Well to each his own, but I refuse to be associated with the label.

Ron Paul is for self-government when compared to the Constitution. He's an anarcho-capitalist. Proof.
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The Rothbard Article was in the mid 1950's. If you his work Betrayal of the American Right where he admits that he became an anarchist.

'Men do not change, they unmask themselves' - Germaine de Stael

 

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Eric replied on Sun, Sep 27 2009 3:29 AM

i actually referred to myself as an ancap lol

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Conza88 replied on Sun, Sep 27 2009 4:15 AM

Eric:

i actually referred to myself as an ancap lol

Why move onto the position you hold, when the issue of whether government is evil or not, hasn't been agreed to by them? And why it is necessary or not. Debating without offering a position is pretty helpful, but people squirm pretty quickly. Deep down they know they're wrong, or in a contradiction - they want to seek your position asap, so they can dismiss it. For whatever reason.

"I don't think there is any point moving on to solutions, when we haven't agreed on what the problem is." Smile

Ron Paul is for self-government when compared to the Constitution. He's an anarcho-capitalist. Proof.
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Conza88 replied on Sun, Sep 27 2009 4:46 AM

Laughing Man:

The Rothbard Article was in the mid 1950's. If you his work Betrayal of the American Right where he admits that he became an anarchist.

Yeah, I have read it. His position never changed, though the label he associated with did.

There is a reason he didn't just refer to himself simply as an anarchist.

http://mises.org/resources/2667 - New Banner Interview

"Also, we have a long-range problem which none of us has ever really grappled with to any extent. That is, how do we finally establish a libertarian society? Obviously ideas are a key thing. First off you have to persuade a lot of people to be anarchists — anarcho-capitalists."

His nonarchy article was before he came up with the label, anarcho-capitalism - but the same insights were still there and didn't change. After that it became expedient to just refer to anarchism (no rulers), but of a different type. Instead of having to explain what nonarchy is.

*shrugs* lol.

Ron Paul is for self-government when compared to the Constitution. He's an anarcho-capitalist. Proof.
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Yes his position did change.

Murray Rothbard in Betrayal of the American Right:

My conversion to anarchism was a simple exercise in logic. I
had engaged continually in friendly arguments about laissez-faire
with liberal friends from graduate school. While condemning taxation,
I had still felt that taxation was required for the provision of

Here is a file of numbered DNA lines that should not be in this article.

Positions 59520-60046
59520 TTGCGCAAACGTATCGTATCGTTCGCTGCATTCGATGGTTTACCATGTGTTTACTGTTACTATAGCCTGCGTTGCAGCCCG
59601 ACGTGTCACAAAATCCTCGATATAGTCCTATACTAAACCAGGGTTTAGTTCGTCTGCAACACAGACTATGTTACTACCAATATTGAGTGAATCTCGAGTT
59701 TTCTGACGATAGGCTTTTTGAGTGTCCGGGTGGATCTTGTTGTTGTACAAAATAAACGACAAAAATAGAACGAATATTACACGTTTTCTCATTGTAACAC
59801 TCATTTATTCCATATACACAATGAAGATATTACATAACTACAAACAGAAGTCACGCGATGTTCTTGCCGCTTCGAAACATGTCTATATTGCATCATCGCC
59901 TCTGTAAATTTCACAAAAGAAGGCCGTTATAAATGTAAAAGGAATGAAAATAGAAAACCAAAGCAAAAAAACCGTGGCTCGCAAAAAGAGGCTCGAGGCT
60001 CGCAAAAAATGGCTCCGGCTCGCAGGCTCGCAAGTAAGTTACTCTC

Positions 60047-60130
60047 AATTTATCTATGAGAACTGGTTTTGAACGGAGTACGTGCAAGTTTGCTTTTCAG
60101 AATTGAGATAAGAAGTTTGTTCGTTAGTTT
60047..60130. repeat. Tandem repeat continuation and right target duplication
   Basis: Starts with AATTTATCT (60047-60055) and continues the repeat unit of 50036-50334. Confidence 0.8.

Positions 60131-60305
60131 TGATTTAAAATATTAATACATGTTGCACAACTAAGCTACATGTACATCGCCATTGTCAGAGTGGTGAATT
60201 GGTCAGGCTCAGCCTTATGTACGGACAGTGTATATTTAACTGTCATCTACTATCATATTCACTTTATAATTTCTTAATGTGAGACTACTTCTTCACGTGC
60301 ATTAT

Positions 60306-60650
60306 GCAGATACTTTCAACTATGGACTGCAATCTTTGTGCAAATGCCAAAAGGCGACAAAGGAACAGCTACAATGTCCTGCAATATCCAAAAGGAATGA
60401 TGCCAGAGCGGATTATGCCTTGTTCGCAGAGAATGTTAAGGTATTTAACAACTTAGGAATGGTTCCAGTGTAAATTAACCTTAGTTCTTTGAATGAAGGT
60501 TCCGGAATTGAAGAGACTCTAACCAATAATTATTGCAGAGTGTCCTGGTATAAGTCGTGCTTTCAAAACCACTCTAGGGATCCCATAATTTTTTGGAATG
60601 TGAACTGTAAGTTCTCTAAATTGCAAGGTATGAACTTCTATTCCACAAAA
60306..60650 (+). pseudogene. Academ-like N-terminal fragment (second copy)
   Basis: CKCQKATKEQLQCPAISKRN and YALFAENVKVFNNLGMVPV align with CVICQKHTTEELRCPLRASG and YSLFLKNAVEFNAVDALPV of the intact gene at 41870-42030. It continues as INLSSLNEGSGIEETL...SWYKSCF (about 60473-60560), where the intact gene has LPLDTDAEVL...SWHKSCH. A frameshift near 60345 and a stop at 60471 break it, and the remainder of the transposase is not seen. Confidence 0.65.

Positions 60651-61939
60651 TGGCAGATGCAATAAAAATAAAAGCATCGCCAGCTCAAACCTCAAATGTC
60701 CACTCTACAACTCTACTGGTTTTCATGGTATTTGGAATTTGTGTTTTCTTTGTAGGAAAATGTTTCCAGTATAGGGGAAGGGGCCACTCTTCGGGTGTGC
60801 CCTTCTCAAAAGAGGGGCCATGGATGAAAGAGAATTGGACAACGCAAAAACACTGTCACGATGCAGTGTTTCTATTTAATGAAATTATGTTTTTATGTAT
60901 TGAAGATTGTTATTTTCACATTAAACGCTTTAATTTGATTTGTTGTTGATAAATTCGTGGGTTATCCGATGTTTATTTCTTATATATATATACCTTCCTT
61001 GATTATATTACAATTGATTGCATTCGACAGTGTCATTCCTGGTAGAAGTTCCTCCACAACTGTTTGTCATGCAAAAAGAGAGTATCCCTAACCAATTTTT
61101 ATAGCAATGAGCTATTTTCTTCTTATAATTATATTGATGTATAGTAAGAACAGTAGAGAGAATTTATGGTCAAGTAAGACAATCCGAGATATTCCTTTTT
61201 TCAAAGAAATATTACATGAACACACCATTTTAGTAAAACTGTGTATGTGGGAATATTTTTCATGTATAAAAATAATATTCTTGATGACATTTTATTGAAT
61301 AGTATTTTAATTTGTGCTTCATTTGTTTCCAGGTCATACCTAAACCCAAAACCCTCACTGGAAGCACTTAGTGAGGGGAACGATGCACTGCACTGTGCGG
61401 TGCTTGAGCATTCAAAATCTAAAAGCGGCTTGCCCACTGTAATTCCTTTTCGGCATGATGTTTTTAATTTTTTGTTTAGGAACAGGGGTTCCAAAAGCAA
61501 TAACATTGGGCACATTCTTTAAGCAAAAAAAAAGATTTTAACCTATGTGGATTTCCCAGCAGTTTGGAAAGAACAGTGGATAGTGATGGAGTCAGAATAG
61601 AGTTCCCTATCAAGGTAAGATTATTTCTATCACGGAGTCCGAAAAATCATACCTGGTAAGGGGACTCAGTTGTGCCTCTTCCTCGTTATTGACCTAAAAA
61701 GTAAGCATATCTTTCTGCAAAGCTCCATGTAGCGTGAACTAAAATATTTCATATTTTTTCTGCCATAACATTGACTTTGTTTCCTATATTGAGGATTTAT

police and judicial protection and for that only. One night two
friends and I had one of our usual lengthy discussions, seemingly
unprofitable; but this time when they'd left, I felt that for once
something vital had actually been said. As I thought back on the
discussion, I realized that my friends, as liberals, had posed the following
challenge to my laissez-faire position:
They: What is the legitimate basis for your laissez-faire government,
for this political entity confined solely to defending
person and property?
I: Well, the people get together and decide to establish such a
government.
They: But if "the people" can do that, why can't they do exactly
the same thing and get together to choose a government that
will build steel plants, dams, etc.?
I realized in a flash that their logic was impeccable, that laissezfaire
was logically untenable, and that either I had to become a liberal,
or move onward into anarchism. I became an anarchist.

I think there is a stigma to being called an 'anarchist' like many people have said in this topic. However, to combat this stigma we must show that anarchism is not some 'smash and destroy' irrational ideology. It is one founded on logic.

'Men do not change, they unmask themselves' - Germaine de Stael

 

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laminustacitus:
People generally don't like angry radicals, and I share their dislike. Furthermore, I find that it is only the angry radicals who are exiled.
I suppose there is nothing to be angry about?

Where there is no property there is no justice; a proposition as certain as any demonstration in Euclid

Fools! not to see that what they madly desire would be a calamity to them as no hands but their own could bring

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Conza88 replied on Sun, Sep 27 2009 8:51 AM

Laughing Man:
Yes his position did change.

Not after graduate school. Which is the point - it didn't change from when he wrote the piece in the 50's, to when he wrote the piece in the 70's.

Have you read Justin Raimondo's Enemy of the State?

Ron Paul is for self-government when compared to the Constitution. He's an anarcho-capitalist. Proof.
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Eric:
Hey I was just wondering if any of you think its a bad idea to debate with friends.

It's hard to debate with anyone who is closed minded or dogmatic.  Whether they are a fanatical anti-propertarian left anarchist, or a neoconservative republican, or a progressive liberal true believer, or a "libertarian" ideologue.

It's not what you are talking about, or what they already believe, but the level of sincerity in the debate.